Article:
Germany's Unlikely Diplomatic Triumph An Inside Look at the Reunification Negotiations


Part 5: Bonn's East German Trump Card

Kohl and Genscher, in fact, couldn't have wished for better allies than the peaceable East Germans. It was, ultimately, ordinary people from cities like Cottbus, Güstrow and Leipzig who exerted pressure on the world's most powerful leaders.

By the end of January 1990, about 2,000 East Germans were leaving the country each day, most of them young and well educated -- the country's most productive workers. They had had enough of Modrow's half-hearted reforms, his wheeling and dealing with the Stasi and the tricks the SED was pursuing to secure at least a portion of power. The country's planned economy was on the verge of collapse.

It was a welcome trump card for Bonn. Nothing terrified the other big players more than unrest in Germany. And Genscher was extremely adept at leveraging those fears. He was constantly describing the situation in East Germany to his Western counterparts as "extremely unstable" and insisting that "chaos," at the very least, was just around the corner. He even warned that, although there was no sign of "a nationalist mood yet, sentiments could quickly shift if the impression is created that Germany's fate is being negotiated over our heads." He was helped by the modest success achieved by the right-wing extremist party Die Republikaner in the 1989 European elections. Genscher claimed that reunification was the antidote to the developing chaos.

He left out, of course, another possible solution -- flooding East Germany with deutschmarks. That, however, would take the pressure off of Modrow. After all, Bonn needed his approval for any kind of economic or monetary union with East Germany, and the country's suffering economy was a useful bargaining chip.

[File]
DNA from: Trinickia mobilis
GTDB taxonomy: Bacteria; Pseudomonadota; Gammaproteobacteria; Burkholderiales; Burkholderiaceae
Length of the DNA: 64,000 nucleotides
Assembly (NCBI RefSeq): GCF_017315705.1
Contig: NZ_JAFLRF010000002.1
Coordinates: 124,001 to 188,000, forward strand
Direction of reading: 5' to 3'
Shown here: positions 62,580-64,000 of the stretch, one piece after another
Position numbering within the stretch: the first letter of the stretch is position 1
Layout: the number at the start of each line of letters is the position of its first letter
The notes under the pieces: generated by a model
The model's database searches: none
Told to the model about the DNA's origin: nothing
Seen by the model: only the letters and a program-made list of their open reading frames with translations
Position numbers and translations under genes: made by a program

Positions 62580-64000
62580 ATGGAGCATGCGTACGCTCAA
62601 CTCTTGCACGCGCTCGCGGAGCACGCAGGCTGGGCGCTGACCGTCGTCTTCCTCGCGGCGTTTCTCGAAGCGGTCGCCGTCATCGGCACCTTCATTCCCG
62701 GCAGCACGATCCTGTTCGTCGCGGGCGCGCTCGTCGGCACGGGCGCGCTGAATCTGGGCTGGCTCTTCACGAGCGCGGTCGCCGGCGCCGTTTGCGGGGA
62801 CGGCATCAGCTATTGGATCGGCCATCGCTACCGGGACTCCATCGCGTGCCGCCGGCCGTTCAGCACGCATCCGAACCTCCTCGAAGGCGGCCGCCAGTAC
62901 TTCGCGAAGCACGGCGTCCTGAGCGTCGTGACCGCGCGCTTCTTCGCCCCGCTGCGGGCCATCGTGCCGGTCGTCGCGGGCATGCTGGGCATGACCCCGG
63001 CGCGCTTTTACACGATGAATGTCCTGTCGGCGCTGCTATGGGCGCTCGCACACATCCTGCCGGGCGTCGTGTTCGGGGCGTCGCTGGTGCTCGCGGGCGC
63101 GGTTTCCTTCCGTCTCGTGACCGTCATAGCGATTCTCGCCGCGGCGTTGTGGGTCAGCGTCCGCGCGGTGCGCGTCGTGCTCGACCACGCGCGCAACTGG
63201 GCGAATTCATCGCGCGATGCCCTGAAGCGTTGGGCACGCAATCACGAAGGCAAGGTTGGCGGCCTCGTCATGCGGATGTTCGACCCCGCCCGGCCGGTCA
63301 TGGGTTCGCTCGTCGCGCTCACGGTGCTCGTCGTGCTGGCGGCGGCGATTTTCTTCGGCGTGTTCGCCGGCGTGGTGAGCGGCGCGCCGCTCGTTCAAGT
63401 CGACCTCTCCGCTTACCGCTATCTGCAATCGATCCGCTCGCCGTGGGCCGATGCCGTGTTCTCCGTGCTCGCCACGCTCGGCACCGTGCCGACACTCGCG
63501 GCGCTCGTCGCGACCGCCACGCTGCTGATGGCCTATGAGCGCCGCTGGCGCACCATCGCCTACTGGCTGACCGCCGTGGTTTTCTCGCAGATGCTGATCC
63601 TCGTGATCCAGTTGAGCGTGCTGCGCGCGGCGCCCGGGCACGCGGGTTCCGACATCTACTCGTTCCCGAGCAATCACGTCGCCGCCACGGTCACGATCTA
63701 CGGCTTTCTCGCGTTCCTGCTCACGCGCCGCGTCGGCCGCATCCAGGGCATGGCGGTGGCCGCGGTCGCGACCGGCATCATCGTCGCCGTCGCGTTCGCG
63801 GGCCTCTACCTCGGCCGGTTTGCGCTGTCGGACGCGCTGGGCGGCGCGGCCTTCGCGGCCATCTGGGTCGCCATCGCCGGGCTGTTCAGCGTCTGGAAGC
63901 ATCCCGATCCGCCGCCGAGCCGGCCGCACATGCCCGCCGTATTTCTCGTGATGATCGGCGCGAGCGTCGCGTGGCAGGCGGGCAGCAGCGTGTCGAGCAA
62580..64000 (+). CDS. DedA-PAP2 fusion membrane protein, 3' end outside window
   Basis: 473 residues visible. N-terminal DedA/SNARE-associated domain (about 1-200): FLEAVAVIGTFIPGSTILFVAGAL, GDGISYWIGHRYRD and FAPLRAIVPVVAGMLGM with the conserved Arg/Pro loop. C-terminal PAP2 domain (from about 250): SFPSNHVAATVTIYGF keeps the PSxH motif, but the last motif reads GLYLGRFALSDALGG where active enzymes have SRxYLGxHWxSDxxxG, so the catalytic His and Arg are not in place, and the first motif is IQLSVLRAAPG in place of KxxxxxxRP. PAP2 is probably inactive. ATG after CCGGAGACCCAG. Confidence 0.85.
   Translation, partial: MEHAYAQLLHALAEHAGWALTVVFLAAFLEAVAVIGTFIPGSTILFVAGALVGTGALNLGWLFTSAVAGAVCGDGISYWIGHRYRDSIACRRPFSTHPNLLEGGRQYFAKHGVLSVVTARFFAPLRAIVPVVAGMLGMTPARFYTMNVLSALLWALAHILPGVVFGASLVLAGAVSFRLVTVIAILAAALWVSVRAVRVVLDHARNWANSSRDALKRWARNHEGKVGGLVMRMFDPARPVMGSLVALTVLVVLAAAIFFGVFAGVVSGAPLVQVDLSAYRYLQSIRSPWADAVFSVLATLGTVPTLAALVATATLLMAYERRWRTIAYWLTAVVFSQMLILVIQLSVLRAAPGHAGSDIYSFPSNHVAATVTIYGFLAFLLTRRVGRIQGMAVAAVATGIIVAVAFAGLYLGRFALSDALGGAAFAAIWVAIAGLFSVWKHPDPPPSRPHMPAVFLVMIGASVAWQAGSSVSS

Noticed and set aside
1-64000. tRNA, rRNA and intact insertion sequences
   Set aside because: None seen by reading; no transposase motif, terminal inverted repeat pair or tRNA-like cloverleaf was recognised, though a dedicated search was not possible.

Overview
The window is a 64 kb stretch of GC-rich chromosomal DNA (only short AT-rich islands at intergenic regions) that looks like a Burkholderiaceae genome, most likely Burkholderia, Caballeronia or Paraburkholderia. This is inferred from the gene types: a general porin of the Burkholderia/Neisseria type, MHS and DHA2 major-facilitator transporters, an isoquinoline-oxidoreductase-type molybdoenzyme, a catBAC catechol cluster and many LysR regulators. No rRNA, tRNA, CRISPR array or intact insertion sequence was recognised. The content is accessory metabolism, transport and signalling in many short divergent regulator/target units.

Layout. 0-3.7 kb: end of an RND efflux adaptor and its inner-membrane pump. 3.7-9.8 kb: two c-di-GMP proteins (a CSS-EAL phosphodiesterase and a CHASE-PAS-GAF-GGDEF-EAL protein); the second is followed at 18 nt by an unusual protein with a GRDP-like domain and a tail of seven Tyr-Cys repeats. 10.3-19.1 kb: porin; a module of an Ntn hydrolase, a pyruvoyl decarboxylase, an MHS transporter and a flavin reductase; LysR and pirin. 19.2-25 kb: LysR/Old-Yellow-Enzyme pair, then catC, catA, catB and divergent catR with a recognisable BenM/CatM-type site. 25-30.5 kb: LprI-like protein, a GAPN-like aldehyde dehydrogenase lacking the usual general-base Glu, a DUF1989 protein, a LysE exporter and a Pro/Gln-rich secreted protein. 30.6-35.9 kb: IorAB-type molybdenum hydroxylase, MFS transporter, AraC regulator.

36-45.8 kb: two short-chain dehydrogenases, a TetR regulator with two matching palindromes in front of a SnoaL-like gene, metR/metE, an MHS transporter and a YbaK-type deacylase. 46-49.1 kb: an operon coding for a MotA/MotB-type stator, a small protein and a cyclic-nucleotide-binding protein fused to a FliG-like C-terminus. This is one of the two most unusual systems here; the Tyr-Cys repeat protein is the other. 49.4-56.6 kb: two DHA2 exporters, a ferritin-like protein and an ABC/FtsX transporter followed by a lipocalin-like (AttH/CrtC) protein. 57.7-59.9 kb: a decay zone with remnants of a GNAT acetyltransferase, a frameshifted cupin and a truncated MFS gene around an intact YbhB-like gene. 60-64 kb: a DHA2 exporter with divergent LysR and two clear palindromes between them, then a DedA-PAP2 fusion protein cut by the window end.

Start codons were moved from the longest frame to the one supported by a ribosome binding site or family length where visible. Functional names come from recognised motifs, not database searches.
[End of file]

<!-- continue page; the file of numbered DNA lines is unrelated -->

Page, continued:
A Turn in Favor of Germany

By now, even the Americans were starting to get restless. The Germans would have preferred to settle the issue of reunification amongst themselves, says former Secretary of State Baker, "but this was not on." Washington was also stirred up over another piece of news: Oskar Lafontaine, a critic of NATO, was on his way to becoming the Social Democratic candidate for the chancellorship. "Everything we've heard about Mr. Lafontaine makes us anxious," Bush said.

Less than one in five West Germans supported NATO membership for a unified Germany, and the Americans feared a process that could end in US withdrawal from Europe. Given that prospect, the preferable option for the Americans was to fully support the loyal Kohl.

There is no question that Kohl deserves credit for staying the course, refusing to be intimidated by Gorbachev uncooperativeness and securing Washington's support against the Europeans. Kastrup soon noted: "The United States is taking an extremely helpful and constructive position. It assigns great importance to our views in developing its own positions." The poker game was beginning to take a turn.